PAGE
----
Seeing red?

Dear Ace: I am very, very busy with many phone calls to make and errands to run. So many, in fact, that I have to eat and get ready in the car and sometimes I wind up running red lights. I’ve heard horror stories about how, in some cities, the cops have cameras attached to lights that snap your license plate if you run a red. I’m scared I might get a ticket, and I think I see little cams everywhere! Are those little eyes sending my picture to the police?—Kruisin Fora-Bruisn

Kruisin: Put the brakes on your freak-out. The little cameras mounted on city street signals simply sense your presence (say it with Ace: ohhmm) and trigger a green light. There are no photo-snappin’ light cams anywhere in town. But given your penchant for zooming through our already dangerous intersections when you’re totally not supposed to, maybe we ought to have them. So, Ace demands an answer—why no cameras?

   Washington, D.C., seems to swear by the “automated red-light enforcement.” D.C. Chief of Police Charles Ramsey said to The Eagle, American University’s student newspaper, “Photo enforcement cameras are a major element of our overall strategy to prevent needless injuries and deaths caused by reckless drivers.” The Metro Police’s aggressive campaign to catch light-runners in the act has reportedly cut red-light incidents by 60 percent, but the payoff is a bit slow—just over half of the ticketed drivers actually pay the $75 fine. Plus, the Big Brother-style tech implemented in 1999 has pissed civil libertarians off.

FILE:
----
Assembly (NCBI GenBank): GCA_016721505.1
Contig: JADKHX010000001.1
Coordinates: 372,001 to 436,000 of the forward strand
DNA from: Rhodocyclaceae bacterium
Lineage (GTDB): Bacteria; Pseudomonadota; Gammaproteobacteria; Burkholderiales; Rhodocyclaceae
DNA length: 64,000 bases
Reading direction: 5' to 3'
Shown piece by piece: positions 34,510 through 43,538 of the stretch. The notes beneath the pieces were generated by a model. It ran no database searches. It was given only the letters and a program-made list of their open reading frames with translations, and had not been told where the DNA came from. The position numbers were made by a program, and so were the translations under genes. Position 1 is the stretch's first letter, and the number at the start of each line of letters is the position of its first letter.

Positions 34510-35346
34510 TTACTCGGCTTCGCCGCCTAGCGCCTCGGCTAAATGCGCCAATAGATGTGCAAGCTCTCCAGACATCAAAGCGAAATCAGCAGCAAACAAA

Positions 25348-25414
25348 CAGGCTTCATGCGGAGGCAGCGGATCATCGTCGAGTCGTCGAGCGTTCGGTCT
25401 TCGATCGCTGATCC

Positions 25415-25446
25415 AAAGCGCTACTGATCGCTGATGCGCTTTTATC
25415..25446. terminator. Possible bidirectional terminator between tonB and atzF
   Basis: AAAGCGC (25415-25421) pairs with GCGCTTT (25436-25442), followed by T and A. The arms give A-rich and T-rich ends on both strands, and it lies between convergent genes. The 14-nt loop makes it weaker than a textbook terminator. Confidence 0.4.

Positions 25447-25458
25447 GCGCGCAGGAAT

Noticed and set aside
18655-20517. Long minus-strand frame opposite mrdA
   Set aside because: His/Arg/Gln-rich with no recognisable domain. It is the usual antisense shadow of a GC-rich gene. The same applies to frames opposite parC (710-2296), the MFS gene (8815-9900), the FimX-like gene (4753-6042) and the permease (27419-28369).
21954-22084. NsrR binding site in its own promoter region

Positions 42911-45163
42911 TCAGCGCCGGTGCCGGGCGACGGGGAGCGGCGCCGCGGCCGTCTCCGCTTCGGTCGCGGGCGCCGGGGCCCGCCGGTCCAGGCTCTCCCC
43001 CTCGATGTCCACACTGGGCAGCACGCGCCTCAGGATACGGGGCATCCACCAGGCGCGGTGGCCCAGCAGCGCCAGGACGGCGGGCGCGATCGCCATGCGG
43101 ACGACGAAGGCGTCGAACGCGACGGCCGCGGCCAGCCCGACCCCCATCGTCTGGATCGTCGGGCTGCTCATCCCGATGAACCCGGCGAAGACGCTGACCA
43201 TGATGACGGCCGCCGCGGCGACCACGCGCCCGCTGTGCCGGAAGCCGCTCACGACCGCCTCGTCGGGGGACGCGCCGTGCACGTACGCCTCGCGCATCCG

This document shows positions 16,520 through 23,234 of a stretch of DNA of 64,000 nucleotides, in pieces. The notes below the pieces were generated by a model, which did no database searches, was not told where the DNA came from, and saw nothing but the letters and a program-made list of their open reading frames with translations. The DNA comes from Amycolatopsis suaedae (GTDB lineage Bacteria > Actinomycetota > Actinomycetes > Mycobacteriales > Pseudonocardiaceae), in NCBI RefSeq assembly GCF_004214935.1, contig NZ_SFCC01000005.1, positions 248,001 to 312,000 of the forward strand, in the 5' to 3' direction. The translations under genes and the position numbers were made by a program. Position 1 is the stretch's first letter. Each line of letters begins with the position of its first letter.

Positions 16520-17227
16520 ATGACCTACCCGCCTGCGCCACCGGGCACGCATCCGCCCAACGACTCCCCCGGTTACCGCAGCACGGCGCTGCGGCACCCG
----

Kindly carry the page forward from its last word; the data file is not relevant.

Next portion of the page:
Sergeant Mike Farruggio, the new head of Charlottesville’s traffic unit, doesn’t know what to make of the issue. The State legislature keeps the red light enforcement program on a short leash because of the surrounding controversy. But Farruggio is warming up to the photographic idea he once found intrusive. “If [drivers] see they would get a ticket and won’t run the red light and that saves one life, then it’s worth it,” he says.

   Picture or no picture, that doesn’t mean you can zip around town with reckless abandon, my heavy-footed friend. Ace found some stats to scare you straight. According to the Federal Highway Association, nearly 1,000 people die each year in crashes related to running a red light (more than half of those victims aren’t the drivers at fault). More than 175,000 drivers and pedestrians are injured. And what Ace here doesn’t get is that while most of you reckless drivers are wary of the dangers of running red lights, you keep doing it, resulting in more than 207,000 crashes per year.

   Ace understands that when traffic on 29 or the 250 Bypass clogs around 5pm, it’s tempting to skirt through a stoplight on the tail of the car ahead of you. But don’t be so naïve! (It loses its appeal at your age, anyhow.) Ace knows your decision to save three seconds by charging through an intersection won’t get you anywhere, except maybe slapped with the City’s $156 penalty, or dead. So put down the cellphone or Doritos and lay off the pedal, kiddies.

   Or, in the future, prepare to say cheese!

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